Now, I take pride in my balance of gender-based yin and yang.  For every Scorsese movie I worship, there's a Meryl Streep film that devastates me.  For each Springsteen anthem that moves my soul, there's an Emmylou Harris ballad that makes me believe in worlds unseen.   I would likely be described as a 'sensitive male'  before someone uttered the phrase 'man's man', and I'm cool with that.

Therefore, I read "Eat, Love, Pray" last year at the behest of a couple of female friends who felt I would connect with Gilbert's journey.  I do, after all, love to cook, meditate, and I believe, as Sheryl Crow said, "Love is a Good Thing".

In a nutshell, I found Gilbert's journey to be vapid, self-absorbed, and self-serving.  To be fair, that's her right.  Hey, if a publisher paid me $200,000 to go on a year's journey to indulge in great pasta, find some inner-peace, and then have a passionate romance, I'd be looking for the dotted line.  That is, if I weren't happily married.  Gilbert apparently was as well, but suddenly decided she was unhappy - for no definable reason, according to her book. So, she walked out, leaving everything to her ex-husband (out of guilt, she purports), had a brief fling, and then went on a quest to find God....or happiness...or a really good angel hair marinara.

Honestly,  I'm a tad mystified that this book is so popular among women.  In the end, Gilbert's apparent search for happiness ended with her, ultimately, falling in love with another man.  (Oops...retroactive spoiler alert.  She travels the world over seeking enlightenment and then completes her journey by falling for a handsome Brazilian dude who makes her all tingly inside.)  In the long run, she could've saved some frequent flier miles, wandered into a singles bar in Jersey and gotten the same outcome.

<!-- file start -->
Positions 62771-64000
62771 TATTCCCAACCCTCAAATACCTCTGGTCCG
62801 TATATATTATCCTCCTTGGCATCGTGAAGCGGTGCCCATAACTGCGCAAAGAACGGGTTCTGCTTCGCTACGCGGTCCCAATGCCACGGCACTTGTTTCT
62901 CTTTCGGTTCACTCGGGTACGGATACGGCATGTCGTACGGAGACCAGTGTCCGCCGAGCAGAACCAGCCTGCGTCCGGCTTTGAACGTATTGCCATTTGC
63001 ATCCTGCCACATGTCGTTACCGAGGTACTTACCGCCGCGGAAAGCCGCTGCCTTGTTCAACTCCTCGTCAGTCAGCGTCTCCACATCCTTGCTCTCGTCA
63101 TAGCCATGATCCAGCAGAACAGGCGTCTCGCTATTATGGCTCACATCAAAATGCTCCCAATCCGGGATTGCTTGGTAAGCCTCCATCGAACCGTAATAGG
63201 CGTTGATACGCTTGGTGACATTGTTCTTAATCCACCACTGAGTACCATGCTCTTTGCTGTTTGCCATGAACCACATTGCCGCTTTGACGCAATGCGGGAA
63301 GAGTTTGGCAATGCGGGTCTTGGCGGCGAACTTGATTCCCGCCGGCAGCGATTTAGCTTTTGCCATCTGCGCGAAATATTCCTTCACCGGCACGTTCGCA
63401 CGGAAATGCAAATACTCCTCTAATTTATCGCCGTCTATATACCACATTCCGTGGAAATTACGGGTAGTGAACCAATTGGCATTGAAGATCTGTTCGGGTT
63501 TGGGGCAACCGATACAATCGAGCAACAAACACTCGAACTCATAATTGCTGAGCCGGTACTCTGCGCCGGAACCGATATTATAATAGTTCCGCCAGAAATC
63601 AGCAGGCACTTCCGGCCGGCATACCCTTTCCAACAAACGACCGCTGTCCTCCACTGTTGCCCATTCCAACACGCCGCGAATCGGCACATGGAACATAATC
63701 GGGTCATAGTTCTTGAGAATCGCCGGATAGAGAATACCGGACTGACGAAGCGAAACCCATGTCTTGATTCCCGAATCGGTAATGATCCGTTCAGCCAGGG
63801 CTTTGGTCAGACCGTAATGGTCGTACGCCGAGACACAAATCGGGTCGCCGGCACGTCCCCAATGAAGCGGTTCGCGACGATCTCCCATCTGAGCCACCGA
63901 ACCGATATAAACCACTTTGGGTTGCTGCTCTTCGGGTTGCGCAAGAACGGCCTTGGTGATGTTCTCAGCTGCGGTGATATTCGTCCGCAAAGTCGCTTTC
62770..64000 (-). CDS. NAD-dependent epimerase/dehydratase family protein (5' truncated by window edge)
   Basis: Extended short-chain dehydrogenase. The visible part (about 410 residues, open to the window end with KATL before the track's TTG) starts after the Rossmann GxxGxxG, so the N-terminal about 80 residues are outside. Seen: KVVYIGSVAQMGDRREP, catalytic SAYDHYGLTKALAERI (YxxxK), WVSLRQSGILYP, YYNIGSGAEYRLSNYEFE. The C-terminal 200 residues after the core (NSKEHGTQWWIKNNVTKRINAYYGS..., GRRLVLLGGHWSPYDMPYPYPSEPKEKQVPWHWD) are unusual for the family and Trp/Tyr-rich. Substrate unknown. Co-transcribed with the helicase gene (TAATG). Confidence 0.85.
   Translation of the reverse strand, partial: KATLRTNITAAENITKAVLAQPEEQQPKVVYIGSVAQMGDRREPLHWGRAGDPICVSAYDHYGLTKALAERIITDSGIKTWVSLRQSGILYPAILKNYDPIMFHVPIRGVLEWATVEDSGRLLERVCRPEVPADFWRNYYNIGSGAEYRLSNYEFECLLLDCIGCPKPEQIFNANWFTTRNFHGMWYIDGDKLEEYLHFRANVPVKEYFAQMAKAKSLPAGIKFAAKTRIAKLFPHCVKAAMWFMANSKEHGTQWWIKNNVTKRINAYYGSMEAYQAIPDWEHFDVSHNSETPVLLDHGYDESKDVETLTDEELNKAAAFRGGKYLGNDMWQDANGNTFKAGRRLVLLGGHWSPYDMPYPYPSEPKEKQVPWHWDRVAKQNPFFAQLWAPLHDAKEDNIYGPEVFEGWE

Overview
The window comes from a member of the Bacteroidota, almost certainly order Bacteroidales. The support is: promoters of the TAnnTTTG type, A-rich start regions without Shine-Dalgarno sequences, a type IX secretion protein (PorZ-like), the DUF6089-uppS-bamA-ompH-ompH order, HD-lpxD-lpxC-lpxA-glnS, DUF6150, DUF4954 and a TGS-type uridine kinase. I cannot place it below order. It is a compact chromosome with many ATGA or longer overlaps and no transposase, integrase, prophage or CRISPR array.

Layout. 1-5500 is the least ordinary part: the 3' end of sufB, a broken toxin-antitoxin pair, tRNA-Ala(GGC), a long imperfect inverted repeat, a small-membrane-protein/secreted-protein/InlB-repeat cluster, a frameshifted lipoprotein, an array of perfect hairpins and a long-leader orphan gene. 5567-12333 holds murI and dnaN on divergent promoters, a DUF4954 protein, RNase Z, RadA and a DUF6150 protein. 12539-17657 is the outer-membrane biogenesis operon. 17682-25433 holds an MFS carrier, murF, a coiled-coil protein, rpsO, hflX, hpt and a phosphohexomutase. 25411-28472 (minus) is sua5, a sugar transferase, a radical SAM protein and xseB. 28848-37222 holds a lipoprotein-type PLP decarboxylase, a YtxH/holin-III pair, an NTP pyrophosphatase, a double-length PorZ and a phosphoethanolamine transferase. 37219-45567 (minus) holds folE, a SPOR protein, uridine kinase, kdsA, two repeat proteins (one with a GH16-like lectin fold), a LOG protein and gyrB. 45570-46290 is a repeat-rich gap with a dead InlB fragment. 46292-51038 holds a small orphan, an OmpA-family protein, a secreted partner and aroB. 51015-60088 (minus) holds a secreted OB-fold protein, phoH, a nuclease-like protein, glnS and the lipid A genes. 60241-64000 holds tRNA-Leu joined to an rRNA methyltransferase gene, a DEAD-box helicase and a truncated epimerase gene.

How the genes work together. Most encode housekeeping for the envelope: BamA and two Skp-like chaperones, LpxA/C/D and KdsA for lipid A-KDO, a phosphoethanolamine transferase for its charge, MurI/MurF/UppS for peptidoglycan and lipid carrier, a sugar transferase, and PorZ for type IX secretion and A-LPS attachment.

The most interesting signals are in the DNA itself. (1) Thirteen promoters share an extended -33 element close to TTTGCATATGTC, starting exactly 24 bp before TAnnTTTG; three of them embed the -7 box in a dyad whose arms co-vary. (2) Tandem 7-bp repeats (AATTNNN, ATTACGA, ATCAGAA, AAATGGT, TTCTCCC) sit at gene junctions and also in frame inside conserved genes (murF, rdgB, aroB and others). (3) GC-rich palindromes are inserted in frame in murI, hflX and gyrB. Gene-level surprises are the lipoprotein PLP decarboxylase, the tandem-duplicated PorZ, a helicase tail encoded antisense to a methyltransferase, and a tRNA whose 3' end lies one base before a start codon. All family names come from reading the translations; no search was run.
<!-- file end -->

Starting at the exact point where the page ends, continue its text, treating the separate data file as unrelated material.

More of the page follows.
To make criticism of her work a matter of sexism is a tad insulting to women and men alike.

The reason I didn't like Gilbert's book is the same reason I LOVE the writings of Carrie Fisher, Anne Lamott, Geri Larkin, Mary Karr, and Joan Didion; the lyrics of Lucinda Williams, Indigo Girls, Mary Chapin Carpenter, Patti Smith, and Bonnie Raitt.    These are insightful, empathic women who explore both self and other, who ask the big questions but don't feel like the world is revolving around them as they do so.  They are self-deprecating, alive with humor and mischief, and capable of busting your heart wide open with the right phrase, because you know they meant it, they lived it, and they want to share how it felt.

Now, to put Carrie Bradshaw's $500 shoe on the other foot, I have to be fair and ask the fateful question:
Can men be narcissistic, self-absorbed, and self-serving?  Hell yes.  We wrote the book on it (likely titled "Overeat. Prey. Self-Love.").   We majored in this topic and graduated Summa It's-All-About-Me Laude.  We swim daily in Lake Me and dangle from the tip top of the MeMonkey Tree.  That's why truly en-route-to-enlightenment guys see women as teachers, mentors, and our best bet at understanding whatever divinity intersects with our humanity.

Hell, we're looking to you to save us, ladies.  We're the barely walking upright Y chromosomes who start wars, fill up 90% of our penitentiaries, and seem to leave a pretty brutal karmic footprint everywhere we step.  We'd do well to listen to the wisdom you ladies lay down on the page, in song, in artistry, hell, at the checkout line.

But I just didn't find much of that life altering wisdom in "Eat Pray Love", and I don't think that makes me a chauvinist, a shallow guy, or even a harsh critic.  It just makes me all the more aware that the women who truly Eat, Pray, and Love with the kind of joie de vivre that moves me not only reside on my bookshelf and my I-Pod, but also happen to share my home, my zip code, my kids' school hallways, yoga classes, dinner parties, and Girl Fight Club gatherings.

I'm sorry Ms. Gilbert, but I disagree with your assessment of why some find your book to be as shallow as an Atlanta summer rain puddle.

To paraphrase Mr. Dylan - "You don't need a weather girl to know which way the wind blows..."